- Your funeral and burial,
- Medical bills,
- Mortgage payments,
- Child’s education,
- Child’s wedding.
There are various types of life insurance. Permanent life insurance lasts your entire life but has expensive premiums. Term life insurance is the best option for most people. Term life insurance is affordable and can fit into most budgets. You choose the coverage amount and how long it lasts.
Term life insurance provides temporary coverage for a fixed price. For example, a healthy 30-year-old male can buy $500,000 in life insurance coverage that will insure him for 20 years for $20 per month. During these 20 years, the $20 per month will never change. Even if this young man gets diagnosed with the coronavirus, the life insurance coverage remains in place and the premiums will not increase.
When buying a term life insurance policy, there is an option to add on what is called a child rider. If you have children, this is an important rider to consider.
For a nominal annual fee, typically $50 annually for $10,000 in life insurance coverage, your children can be insured when you get insured. One child rider covers all of your children.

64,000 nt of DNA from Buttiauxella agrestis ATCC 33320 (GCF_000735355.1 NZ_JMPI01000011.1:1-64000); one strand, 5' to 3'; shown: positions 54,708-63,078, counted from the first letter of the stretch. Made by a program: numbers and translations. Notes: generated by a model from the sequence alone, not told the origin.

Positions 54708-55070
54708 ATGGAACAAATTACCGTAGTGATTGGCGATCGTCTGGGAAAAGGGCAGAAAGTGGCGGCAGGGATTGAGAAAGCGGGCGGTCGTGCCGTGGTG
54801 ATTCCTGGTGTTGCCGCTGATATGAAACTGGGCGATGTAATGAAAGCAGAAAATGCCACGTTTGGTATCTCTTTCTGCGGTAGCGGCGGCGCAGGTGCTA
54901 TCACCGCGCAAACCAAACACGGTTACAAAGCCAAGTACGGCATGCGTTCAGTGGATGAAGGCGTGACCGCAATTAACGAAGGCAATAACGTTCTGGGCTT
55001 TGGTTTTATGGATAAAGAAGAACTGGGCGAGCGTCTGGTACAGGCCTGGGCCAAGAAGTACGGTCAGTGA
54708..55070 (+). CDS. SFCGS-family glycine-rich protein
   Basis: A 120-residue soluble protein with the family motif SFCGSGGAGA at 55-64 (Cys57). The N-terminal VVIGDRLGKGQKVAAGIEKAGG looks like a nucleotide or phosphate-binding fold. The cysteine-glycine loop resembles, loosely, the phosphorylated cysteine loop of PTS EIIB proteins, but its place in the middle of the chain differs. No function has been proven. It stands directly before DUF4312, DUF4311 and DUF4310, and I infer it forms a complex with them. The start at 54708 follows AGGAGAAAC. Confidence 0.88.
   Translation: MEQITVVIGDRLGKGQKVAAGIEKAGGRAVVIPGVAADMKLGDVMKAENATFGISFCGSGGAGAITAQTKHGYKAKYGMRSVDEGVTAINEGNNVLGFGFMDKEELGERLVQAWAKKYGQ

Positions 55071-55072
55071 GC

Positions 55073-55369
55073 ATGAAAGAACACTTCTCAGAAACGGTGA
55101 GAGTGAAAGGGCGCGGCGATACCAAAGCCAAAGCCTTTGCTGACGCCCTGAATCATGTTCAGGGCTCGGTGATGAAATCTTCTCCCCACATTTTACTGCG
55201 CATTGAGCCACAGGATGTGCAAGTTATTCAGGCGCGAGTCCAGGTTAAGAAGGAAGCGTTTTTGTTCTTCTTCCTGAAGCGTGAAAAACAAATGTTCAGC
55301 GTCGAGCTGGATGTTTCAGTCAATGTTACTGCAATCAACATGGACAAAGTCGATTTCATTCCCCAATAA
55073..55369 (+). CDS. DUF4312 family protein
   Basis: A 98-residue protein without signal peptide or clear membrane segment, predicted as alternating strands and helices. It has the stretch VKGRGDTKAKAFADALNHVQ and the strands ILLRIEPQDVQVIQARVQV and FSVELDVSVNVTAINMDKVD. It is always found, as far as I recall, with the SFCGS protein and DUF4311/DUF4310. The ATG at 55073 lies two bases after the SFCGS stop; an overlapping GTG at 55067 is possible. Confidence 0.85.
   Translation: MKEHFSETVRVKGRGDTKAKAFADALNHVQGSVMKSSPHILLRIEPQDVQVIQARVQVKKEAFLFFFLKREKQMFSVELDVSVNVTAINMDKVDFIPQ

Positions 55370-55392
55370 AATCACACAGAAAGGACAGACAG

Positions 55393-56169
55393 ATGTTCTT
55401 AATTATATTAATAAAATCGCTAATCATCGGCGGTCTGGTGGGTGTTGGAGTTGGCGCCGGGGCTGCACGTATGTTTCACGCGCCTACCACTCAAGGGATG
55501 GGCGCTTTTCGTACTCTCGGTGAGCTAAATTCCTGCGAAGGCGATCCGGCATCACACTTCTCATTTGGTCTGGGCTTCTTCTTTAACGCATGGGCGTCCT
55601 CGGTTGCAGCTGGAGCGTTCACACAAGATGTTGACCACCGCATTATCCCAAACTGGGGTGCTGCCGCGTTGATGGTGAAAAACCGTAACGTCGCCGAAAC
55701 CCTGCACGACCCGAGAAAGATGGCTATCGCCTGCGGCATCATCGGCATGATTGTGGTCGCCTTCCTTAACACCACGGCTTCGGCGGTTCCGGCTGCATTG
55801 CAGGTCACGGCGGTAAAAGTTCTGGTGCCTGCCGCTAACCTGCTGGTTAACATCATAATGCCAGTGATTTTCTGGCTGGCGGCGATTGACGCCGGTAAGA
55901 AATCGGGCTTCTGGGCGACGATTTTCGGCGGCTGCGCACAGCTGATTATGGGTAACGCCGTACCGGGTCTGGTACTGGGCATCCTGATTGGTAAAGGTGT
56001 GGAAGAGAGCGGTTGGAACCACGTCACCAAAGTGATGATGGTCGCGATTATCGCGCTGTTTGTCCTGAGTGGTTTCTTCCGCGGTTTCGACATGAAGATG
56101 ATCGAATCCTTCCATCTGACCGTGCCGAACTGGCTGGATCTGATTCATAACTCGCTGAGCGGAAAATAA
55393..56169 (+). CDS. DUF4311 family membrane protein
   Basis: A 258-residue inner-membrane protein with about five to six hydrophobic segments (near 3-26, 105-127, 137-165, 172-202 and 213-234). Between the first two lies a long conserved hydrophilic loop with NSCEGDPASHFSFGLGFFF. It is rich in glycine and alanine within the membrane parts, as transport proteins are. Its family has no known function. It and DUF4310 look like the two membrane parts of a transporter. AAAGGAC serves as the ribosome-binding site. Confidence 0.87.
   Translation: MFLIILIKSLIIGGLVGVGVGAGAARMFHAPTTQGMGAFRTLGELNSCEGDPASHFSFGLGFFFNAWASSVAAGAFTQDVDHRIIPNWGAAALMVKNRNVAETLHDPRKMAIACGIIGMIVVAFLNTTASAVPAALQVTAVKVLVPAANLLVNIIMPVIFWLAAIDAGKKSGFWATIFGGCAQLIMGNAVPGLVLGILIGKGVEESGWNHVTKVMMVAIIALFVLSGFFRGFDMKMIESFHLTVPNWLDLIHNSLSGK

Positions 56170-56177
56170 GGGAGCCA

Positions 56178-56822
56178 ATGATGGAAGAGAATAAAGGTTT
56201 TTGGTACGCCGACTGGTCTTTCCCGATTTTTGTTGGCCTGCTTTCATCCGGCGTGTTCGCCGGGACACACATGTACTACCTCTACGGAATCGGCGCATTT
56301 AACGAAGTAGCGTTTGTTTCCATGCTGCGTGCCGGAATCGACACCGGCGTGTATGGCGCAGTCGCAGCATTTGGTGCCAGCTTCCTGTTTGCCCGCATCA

The death of a child is the worst possible situation one could think of. No parent deserves it. A child rider doesn’t bring emotional comfort, but it provides a small amount of money to pay for a funeral and burial.
A child rider is especially important to families with more than one child. The funds provided by the rider allows parents to focus on being there to support their other children versus worrying about how to pay for a funeral.
For parents with children who have a disability or special needs, a child rider can be beneficial in more than one way. A child rider comes with the option to later on convert the rider into a permanent life insurance policy. A life insurance policy this child would otherwise not qualify for.
In similar fashion, this rider can convert to a permanent policy for a child who becomes uninsurable. Perhaps the child later develops a serious medical condition or finds themselves in legal trouble. When converting a child rider to a permanent life insurance policy, the life insurance company does not evaluate the child’s current health or lifestyle situation. The child rider provides guaranteed insurability.
Purchasing life insurance is still the best way to protect your loved ones, regardless of what the future holds. Just as no one could have predicted the outbreak of COVID-19, no one can truly predict how much time they have left on Earth. The good news is: Quotacy is your advocate and can help you find & buy affordable life insurance today.
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About the writer
Natasha Cornelius, CLU
Senior Editor and Life Insurance Expert
Natasha Cornelius, CLU, is a writer, editor, and life insurance researcher for Quotacy.com where her goal is to make life insurance more transparent and easier to understand. She has been in the life insurance industry since 2010 and has been writing about life insurance since 2014. Natasha earned her Chartered Life Underwriter designation in 2022. She is also co-host of Quotacy’s YouTube series. Connect with her on LinkedIn.